To make it easier, I'm going to start with what NOT to buy.
1. Any toy that makes noise. In case you weren't aware, toddlers make a ridiculous amount of noise without any help from Tickle Me Elmo. If you give a toddler a noise-making toy, the following things will occur:
- They will press the damn button repeatedly until you want to gouge out your eardrums with a spoon.
- They will press the damn button repeatedly until the toy breaks or the batteries run out. Once it breaks, the ensuing tantrums over the broken toy and demands to go to the store and buy new batteries will make you want to gouge out your eardrums with a spoon.
2. Toys that have more pieces than the age of the child. Let's say you are at the store and you see the 100 piece block set. You think, "Oooh, awesome, look at all these blocks! My niece/nephew/grandchild is going to love this! And it's only $10!" Step back for a second while I tell you what's going to happen. Child will see all the blocks. Promptly dump them all over the floor, leaving death traps for the parents. Child will pick out ONE block- you know, the Special Block that was at the bottom of the bin and will require the child to dump out all the blocks in search of this Special Block every.single.time.
If you feel compelled to get the gigantic sets, save yourself some money and divvy up the set between all the kids on your shopping list.
3. Toys with small pieces. I have a deep and abiding hatred for toys that come with small pieces. To begin with, I still have one kid that loves to put everything and anything in her mouth. It's not a lot of fun when I have to tell Ella that she can't play with a toy because it's a choking hazard for her sister or another little kid who comes over to play. Furthermore, the little pieces end up getting lost and then we have a meltdown over "I NEED it!" And I have to explain that I would love to give the piece to her. Except there is a high probability that it's lost in the abyss that is the horrible shag carpet in our playroom. Or possibly taking a voyage through her sister's intestines.
4. Toys that involve a high level of parental involvement. Look, I know the ad shows the parent(s) and kids happily playing with this toy that is too advanced for my toddlers to do on their own but is so super cool that they need to play with it all.the.time. But in real life, Dad has a job and Mom has other things to do than constantly reassemble this thing that is too complicated for the toddler to handle. If you like my kids and want them to eat semi-decent meals, please take a pass on the toys that need an adult every time. Unless, again, you would like to keep it at your house.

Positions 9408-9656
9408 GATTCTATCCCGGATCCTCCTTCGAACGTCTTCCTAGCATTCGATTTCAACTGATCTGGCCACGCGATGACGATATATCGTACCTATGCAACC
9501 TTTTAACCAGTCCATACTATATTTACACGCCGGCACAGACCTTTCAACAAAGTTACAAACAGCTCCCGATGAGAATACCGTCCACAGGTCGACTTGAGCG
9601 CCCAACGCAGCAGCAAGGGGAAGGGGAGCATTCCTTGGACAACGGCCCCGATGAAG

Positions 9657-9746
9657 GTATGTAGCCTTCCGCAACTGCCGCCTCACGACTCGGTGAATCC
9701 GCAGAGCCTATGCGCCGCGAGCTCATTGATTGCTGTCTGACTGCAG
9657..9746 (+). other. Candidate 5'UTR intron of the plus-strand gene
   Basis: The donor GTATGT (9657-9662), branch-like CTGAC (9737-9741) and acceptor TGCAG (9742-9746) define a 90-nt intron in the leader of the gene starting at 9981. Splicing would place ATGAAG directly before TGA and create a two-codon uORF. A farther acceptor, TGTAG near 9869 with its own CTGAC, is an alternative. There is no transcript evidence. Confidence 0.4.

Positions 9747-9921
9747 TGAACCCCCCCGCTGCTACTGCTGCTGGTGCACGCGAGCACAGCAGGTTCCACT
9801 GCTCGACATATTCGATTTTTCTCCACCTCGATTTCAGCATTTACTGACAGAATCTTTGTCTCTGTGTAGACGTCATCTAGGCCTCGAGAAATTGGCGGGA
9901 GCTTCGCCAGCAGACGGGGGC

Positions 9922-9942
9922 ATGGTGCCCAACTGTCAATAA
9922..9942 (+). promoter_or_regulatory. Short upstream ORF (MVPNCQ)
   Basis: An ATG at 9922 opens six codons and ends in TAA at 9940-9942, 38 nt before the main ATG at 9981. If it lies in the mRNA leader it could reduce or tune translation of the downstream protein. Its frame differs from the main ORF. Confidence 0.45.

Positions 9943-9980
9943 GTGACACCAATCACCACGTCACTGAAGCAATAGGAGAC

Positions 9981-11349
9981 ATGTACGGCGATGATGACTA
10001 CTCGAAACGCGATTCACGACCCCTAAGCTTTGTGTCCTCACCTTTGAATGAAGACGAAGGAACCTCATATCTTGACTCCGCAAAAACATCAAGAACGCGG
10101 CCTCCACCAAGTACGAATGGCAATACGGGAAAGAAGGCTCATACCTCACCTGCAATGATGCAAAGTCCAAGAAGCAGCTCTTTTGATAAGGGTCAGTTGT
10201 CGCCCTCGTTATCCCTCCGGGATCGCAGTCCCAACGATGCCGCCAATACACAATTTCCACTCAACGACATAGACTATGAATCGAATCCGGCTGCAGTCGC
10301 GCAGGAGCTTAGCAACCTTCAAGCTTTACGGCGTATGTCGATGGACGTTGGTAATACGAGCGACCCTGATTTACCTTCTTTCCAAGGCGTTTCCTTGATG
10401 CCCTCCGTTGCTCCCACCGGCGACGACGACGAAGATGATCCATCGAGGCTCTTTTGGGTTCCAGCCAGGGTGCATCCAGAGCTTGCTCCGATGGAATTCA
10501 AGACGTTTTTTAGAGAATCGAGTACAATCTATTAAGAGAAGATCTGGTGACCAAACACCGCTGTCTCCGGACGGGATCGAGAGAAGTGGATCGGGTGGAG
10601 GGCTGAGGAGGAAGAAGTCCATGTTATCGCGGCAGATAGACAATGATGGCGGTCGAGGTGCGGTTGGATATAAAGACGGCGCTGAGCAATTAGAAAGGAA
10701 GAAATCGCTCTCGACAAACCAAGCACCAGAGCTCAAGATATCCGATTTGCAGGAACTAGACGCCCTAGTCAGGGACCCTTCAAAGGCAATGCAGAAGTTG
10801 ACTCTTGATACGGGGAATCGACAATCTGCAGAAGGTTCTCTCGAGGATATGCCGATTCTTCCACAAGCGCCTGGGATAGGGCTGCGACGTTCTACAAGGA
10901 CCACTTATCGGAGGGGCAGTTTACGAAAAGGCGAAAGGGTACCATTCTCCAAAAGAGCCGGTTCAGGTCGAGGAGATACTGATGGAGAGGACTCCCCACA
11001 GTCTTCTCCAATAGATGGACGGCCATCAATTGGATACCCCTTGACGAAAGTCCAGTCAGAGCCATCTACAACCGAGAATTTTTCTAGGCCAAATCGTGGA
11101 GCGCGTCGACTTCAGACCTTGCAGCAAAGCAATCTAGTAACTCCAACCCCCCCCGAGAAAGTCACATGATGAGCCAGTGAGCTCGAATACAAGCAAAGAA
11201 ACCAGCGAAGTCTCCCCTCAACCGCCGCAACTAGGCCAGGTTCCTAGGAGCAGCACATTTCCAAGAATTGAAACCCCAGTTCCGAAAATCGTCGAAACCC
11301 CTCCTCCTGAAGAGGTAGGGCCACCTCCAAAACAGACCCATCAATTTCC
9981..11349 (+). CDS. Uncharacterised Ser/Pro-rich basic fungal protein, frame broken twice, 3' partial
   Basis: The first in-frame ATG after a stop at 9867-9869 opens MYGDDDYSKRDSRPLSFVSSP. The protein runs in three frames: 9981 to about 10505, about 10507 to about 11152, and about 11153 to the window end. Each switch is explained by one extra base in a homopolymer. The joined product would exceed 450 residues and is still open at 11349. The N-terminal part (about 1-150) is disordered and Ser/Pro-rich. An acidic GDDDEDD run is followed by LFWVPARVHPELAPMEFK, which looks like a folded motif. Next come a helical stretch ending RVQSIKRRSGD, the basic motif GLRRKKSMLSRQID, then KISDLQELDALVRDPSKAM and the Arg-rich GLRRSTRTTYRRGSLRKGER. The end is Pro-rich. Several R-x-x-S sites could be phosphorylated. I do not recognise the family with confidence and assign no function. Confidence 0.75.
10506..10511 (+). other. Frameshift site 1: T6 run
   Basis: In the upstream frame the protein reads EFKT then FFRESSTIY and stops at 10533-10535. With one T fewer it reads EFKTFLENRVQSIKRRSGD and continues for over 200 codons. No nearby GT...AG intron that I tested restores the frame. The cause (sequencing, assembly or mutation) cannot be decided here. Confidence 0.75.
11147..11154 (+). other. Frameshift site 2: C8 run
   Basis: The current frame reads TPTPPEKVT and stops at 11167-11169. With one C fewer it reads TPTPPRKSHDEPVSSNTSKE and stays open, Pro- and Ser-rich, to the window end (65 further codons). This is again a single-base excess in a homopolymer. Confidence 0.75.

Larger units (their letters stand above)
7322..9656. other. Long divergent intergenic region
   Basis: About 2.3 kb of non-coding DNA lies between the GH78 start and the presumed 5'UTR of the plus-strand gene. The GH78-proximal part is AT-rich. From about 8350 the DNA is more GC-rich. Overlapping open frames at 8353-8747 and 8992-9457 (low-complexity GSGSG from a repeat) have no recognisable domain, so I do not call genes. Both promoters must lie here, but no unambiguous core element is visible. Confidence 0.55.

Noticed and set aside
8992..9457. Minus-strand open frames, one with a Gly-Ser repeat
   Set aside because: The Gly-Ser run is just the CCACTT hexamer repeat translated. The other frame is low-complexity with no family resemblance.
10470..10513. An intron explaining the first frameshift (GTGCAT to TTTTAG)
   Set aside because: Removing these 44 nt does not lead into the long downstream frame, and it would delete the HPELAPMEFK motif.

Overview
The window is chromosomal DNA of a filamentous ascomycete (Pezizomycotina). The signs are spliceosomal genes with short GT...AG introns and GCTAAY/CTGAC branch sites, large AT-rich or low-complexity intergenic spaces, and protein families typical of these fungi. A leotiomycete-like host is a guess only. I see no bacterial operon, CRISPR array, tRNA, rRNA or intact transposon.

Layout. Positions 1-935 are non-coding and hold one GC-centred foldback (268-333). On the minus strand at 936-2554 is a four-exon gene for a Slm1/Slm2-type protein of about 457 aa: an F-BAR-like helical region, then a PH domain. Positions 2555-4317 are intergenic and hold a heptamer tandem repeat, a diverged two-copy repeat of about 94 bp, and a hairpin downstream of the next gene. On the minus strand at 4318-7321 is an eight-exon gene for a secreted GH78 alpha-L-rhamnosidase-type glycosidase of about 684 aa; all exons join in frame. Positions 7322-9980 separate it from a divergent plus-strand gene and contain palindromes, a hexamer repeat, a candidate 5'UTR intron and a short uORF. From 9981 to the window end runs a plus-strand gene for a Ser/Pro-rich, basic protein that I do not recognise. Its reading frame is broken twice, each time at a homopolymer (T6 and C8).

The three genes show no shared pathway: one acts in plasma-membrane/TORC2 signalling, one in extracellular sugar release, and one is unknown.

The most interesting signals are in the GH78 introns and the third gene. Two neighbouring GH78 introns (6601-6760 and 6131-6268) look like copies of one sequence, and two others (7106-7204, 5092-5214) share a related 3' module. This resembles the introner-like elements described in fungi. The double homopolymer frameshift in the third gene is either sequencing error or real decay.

5. Electronics. Toddlers are destructive and electronics are expensive. And then there's the whole thing that a two year old does not need an iPad. P.S. If you get my toddler an iPad, you can be assured that I am going to commandeer it.
So what, then, would be a good present for a toddler?
1. Your presence. Even though I'm totally awesome, my kids sometimes get bored with me and like to see other people. Spend the money to come see them. I promise you, they will be thrilled and will be talking about your visit for months.
2. A membership to the zoo/museum/aquarium/etc. It's something they can enjoy all year long. My kids are 1 and 2 and have the attention spans of gnats (actually, some days that might be insulting to gnats). A new toy is going to be super cool for a week, tops, whereas the zoo is awesome all the time. In fact, some days I'm pretty sure they only keep me around so I'll drive them to go see George and Bobo and the lizards and the bear.
3. A gigantic box. Boxes are cheap and kids love them. Wrap it up in paper for them to happily destroy and you have one amazing gift.
4. Empty toilet paper/paper towel rolls. These are like crack to my kids. Seriously. Combine some with the empty box and you are golden.
5. A personalized photo book. Ella loves looking through our photo albums and seeing her relatives. She'll sit there and tell me all these stories about the photos, real or imagined (like how there's Mommy holding newborn Ella at swim class. Uhhhh....pretty sure that's the hospital bed but okay.).
6. A donation to a charity. Kids are way more perceptive than we give them credit for. Even though she's not quite three, Ella is starting to understand that there are some people who don't have as much as we do. Sure, she may devise devious little plans where (in her mind) some other kid gets all her toys and then she gets new toys (we're still working on explaining the whole charity concept) but she does understand the basic idea of helping out others.